Actually, I don’t know how to make minced meat. So I just bought minced pork from supermarket. Then add in a little chopped spring onion, ginger, soy sauce, salt, black pepper, oyster sauce, seasame oil, and oil. Let the filling rest for a while before using.

Divide the dough into many small pieces. 

Use rolling pin to make them into thin dumpling skins. I don’t like dumpling skins sold in market. Cos when you boil the dumplings, it’s easy for them to get broken. 

Scoop filling onto the center of dumpling skin.

Then press the two ends together tightly.

Dip the bottom of dumplings into flour before place them aside.

Dumplings stuffed with meat needs longer time to be cooked. So have a taste to see if they are cooked before serving.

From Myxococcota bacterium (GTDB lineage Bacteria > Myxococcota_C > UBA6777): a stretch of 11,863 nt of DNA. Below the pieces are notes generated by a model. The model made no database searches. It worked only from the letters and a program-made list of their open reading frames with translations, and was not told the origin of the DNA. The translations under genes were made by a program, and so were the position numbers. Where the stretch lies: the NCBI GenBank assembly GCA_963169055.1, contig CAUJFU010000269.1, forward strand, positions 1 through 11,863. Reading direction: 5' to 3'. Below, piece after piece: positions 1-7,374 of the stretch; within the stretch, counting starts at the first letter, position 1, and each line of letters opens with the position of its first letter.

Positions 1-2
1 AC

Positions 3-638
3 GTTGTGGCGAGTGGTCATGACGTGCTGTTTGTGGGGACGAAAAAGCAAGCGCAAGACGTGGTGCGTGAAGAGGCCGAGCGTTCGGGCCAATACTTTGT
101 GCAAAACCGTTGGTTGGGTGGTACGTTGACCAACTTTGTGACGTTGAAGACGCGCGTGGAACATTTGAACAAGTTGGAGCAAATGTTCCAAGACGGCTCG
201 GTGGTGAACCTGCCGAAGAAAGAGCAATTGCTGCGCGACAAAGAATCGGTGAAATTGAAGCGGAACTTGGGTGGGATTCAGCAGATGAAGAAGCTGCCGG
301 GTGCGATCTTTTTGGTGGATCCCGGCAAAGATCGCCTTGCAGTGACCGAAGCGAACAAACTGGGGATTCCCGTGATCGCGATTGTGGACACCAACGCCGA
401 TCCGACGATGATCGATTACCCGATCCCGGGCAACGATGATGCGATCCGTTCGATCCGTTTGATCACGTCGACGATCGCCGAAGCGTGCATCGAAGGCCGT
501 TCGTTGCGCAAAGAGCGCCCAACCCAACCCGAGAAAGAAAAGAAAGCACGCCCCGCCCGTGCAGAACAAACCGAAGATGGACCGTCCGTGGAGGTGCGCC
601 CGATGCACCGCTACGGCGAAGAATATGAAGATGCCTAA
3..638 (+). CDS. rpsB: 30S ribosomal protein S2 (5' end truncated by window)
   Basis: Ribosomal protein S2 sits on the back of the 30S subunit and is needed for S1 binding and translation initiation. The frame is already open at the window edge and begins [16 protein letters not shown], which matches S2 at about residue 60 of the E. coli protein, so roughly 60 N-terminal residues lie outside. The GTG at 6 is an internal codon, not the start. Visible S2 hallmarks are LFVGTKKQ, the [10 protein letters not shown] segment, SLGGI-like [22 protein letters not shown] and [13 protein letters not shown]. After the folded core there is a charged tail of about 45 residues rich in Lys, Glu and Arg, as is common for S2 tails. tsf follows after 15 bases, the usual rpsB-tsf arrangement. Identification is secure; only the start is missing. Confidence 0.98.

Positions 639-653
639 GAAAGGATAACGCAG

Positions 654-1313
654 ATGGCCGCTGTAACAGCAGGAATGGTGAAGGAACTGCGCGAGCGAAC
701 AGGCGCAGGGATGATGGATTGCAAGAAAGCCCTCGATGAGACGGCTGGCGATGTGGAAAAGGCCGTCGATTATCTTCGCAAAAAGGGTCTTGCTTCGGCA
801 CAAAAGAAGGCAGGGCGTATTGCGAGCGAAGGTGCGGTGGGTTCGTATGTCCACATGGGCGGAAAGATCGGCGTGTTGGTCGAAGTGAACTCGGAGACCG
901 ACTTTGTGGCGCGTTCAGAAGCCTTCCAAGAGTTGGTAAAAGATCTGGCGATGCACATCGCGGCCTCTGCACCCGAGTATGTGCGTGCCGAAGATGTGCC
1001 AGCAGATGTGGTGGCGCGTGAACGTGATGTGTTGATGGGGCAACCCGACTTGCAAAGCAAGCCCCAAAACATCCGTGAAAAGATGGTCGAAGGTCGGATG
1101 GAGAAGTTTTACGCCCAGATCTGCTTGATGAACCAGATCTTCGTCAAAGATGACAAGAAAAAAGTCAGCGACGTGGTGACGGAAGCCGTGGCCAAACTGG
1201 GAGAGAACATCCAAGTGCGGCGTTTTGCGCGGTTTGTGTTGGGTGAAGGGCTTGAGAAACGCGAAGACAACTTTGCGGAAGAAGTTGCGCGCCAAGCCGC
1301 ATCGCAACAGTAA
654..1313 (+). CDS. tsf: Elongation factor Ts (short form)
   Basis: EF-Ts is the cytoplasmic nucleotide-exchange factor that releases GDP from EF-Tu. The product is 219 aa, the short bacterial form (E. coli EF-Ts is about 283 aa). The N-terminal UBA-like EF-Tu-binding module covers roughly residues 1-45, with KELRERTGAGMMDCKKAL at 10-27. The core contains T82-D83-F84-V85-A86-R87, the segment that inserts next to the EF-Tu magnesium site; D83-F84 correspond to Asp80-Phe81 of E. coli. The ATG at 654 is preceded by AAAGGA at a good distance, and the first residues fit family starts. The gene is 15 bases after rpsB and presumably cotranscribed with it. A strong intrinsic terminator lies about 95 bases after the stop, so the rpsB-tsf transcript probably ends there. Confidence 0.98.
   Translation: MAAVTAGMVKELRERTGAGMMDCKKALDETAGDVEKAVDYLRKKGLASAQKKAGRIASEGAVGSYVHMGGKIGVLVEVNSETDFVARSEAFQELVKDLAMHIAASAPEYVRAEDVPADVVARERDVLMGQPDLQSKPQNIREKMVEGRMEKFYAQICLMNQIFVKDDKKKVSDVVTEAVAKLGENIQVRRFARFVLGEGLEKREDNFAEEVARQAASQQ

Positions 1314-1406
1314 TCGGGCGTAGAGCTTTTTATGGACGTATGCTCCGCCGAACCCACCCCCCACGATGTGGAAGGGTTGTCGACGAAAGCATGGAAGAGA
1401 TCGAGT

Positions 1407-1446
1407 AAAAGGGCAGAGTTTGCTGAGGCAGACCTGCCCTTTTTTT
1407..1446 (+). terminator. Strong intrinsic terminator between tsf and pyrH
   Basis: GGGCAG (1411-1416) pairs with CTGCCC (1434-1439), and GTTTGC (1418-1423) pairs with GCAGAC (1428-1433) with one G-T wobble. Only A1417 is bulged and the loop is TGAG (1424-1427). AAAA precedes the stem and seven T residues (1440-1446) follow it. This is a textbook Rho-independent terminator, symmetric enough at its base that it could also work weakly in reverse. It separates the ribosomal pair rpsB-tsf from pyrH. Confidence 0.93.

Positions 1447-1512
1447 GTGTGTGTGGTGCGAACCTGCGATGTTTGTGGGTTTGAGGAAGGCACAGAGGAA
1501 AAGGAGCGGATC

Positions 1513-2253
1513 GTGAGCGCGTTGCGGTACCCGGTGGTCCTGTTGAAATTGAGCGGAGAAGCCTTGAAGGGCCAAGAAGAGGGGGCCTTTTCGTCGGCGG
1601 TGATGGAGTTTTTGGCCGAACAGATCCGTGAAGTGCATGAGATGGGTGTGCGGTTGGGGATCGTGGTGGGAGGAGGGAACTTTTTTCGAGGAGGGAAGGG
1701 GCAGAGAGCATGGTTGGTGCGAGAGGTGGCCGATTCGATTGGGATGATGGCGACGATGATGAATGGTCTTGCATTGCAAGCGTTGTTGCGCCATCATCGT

For the dip, you can try mixed garlic with soy sauce, vinegar, and sesame oil. If you don’t like garlic, you can just mix a little soy sauce, vinegar and sesame oil in a small bowl. Of course, if you want it to be spicy, you can try Chinese famous chili sauce Lao Gan Ma.
Seriously, I can have dumplings everyday without getting tired of them.

A Simple Japanese Cuisine Dinner: Soba & Fried Shishamo & Fried Dumplings

My husband loves soba, especially cold soba.

It’s very easy and quick to make cold soba.

1. Put soba in boiling water for 3 minutes.

2. Take soba out and soak in cold water. Then drain them.

3. Put several ice cubes on sushi mat. And put drained soba on ice.

4. Sprinkle some seaweed.